The pattern of the tragic hero was first defined by Aristotle. Aristotle's work The Poetics discusses the art of Greek tragedy, and defines the rules for a tragic protagonist. If we examine these rules from Aristotle alongside the Medea of Euripides, we may see how Euripides observes or breaks the classic pattern. I suggest that Euripides observes more rules than he violates, to better emphasize those aspects in which he differs from the Aristotelian norm.
The first part of the pattern of a tragic hero is discussed by Aristotle in Poetics Chapter V. Here, Aristotle defines what will come to be known as "the unities":
They differ, again, in their length: for Tragedy endeavors, as far as possible, to confine itself to a single revolution of the sun, or but slightly to exceed this limit, whereas the Epic action has no limits of time. (Poetics V)
This means that a Greek tragedy will always have (or should have) the same basic structure: the play has a "unity" of time, because it all takes place within Aristotle's "single revolution of the sun." The tragedy additionally features a unity of place (i.e., there is only one set) and a unity of action (i.e., there is only one plot). The Medea of Euripides observes all these "unities" -- the whole tragedy takes place in a single day, in one location outside Medea's house in Corinth, and it tells the story of Medea's revenge on Jason for deserting her. Even though Medea is not the first character to appear or speak, the Nurse's opening speech presents Medea to us by way of introduction:
Nurse:…While Medea, his hapless wife, thus scorned, appeals to the oaths he swore, recalls the strong pledge his right hand gave, and bids heaven be witness what requital she is finding from Jason. And here she lies fasting, yielding her body to her grief, wasting away in tears ever since she learnt that she was wronged by her husband, never lifting her eye nor raising her face from off the ground;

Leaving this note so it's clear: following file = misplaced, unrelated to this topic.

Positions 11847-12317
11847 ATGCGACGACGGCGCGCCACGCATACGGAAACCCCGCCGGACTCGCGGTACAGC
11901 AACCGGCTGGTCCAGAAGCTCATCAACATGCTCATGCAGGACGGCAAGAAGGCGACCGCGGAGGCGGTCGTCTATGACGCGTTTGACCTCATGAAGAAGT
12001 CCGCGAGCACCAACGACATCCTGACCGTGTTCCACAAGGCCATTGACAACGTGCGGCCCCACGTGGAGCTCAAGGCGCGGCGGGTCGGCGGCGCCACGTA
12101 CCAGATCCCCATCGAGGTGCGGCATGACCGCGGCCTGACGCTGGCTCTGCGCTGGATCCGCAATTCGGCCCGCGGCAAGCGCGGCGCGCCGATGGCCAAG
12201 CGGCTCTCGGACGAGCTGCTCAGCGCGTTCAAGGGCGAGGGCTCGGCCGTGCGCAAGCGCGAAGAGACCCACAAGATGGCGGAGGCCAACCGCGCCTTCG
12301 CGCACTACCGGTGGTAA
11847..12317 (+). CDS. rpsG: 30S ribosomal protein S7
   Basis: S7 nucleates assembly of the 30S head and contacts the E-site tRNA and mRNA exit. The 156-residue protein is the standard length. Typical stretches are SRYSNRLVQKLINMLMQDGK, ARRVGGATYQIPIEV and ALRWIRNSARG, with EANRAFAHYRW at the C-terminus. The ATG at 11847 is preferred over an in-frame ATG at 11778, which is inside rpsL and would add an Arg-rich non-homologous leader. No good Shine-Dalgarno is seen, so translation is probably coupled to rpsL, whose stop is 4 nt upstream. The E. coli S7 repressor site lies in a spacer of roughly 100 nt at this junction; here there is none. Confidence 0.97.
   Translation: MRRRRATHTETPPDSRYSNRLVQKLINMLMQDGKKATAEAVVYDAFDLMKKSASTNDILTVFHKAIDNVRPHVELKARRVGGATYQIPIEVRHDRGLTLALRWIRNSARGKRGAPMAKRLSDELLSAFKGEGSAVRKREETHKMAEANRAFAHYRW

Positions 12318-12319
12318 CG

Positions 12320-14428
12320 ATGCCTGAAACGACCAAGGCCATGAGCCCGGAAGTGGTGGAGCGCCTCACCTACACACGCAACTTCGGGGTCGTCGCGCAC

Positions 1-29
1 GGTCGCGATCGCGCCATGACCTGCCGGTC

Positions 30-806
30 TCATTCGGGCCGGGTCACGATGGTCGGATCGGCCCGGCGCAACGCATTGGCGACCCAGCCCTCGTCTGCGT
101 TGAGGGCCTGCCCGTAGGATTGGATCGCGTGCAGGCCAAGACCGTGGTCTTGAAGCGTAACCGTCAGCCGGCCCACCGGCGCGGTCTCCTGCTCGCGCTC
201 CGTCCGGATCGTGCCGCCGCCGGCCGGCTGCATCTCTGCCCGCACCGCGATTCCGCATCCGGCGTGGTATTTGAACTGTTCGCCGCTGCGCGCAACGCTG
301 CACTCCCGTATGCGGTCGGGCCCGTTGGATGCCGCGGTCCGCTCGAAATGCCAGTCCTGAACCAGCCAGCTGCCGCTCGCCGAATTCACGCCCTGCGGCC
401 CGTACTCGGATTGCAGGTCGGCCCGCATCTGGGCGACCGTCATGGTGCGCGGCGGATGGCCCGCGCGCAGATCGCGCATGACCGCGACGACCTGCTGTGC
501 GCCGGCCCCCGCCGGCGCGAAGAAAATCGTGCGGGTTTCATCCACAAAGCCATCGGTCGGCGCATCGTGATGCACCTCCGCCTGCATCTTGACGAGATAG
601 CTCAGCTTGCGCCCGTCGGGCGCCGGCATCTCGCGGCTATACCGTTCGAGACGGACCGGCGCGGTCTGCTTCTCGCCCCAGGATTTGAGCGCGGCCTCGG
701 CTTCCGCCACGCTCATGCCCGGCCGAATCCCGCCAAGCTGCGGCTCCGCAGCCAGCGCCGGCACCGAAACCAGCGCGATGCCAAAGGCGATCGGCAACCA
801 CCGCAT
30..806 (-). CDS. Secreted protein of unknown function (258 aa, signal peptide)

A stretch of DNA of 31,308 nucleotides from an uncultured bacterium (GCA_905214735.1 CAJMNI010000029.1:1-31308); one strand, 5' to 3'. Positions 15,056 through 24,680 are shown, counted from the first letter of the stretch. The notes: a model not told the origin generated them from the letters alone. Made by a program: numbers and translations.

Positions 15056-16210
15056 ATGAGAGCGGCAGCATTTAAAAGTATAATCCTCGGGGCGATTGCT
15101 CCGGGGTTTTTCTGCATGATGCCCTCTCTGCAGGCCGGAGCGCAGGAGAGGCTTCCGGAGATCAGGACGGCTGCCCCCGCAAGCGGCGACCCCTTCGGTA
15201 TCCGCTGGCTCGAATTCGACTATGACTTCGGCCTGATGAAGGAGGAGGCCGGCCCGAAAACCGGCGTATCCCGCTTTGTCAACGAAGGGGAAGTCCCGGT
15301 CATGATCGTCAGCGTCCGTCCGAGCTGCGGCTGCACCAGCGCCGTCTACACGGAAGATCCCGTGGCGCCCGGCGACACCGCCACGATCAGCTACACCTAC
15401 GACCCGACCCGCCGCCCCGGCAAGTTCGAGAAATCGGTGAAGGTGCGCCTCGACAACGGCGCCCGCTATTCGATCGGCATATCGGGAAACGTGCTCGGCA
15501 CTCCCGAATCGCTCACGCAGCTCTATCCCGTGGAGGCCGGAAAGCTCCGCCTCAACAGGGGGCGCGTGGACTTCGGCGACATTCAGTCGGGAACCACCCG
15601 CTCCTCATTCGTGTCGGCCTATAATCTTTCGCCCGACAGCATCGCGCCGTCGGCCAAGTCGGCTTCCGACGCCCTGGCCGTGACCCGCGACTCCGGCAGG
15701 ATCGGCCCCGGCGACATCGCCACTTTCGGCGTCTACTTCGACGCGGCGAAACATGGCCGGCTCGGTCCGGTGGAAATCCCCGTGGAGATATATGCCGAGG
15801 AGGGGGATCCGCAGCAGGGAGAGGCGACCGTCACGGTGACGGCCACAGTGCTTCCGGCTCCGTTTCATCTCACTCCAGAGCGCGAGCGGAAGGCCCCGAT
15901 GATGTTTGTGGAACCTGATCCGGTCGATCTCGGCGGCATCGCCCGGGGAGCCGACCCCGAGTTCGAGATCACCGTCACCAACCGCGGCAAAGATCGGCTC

This immediate initial introduction means that Medea is the Aristotelian tragic protagonist.
The Aristotelian pattern for tragic hero continues with his outlining of the pattern of the plot. For Aristotle the tragic hero must have two elements in the plot: the recognition (or anagnoresis) and the reversal of fortune (or peripeteia). He defines the first one in Poetics Chapter IX:
Recognition, as the name indicates, is a change from ignorance to knowledge, producing love or hate between the persons destined by the poet for good or bad fortune…things of the most trivial kind may in a sense be objects of recognition. Again, we may recognize or discover whether a person has done a thing or not. (Poetics IX)
For Medea, this recognition occurs late in the play, as she recognizes that Jason has deserted her permanently. This resolves Medea to kill her children in revenge on the ex-husband, as she describes before exiting the stage:
O my babes, my babes, let your mother kiss your hands. Ah! hands I love so well, O lips most dear to me! O. noble form and features of my children, I wish ye joy, but in that other land, for here your father robs you of your home. O the sweet embrace, the soft young cheek, the fragrant breath! my children! Go, leave me; I cannot bear to longer look upon ye; my sorrow wins the day. At last I understand the awful deed I am to do; but passion, that cause of direst woes to mortal man, hath triumphed o'er my sober thoughts.
The fact that Medea then commits the murder is the reversal of fortune. These two elements show that Euripides observes the traditional pattern for tragic protagonist in the plot of Medea.
Aristotle's Poetics Chapter XV outlines the specifications for character in the pattern of the Greek tragic hero. These entail several different rules, which must be considered individually. Aristotle outlines the rules thus:
In respect of Character there are four things to be aimed at. First, and most important, it must be good. Now any speech or action that manifests moral purpose of any kind will be expressive of character: the character will be good if the purpose is good. This rule is relative…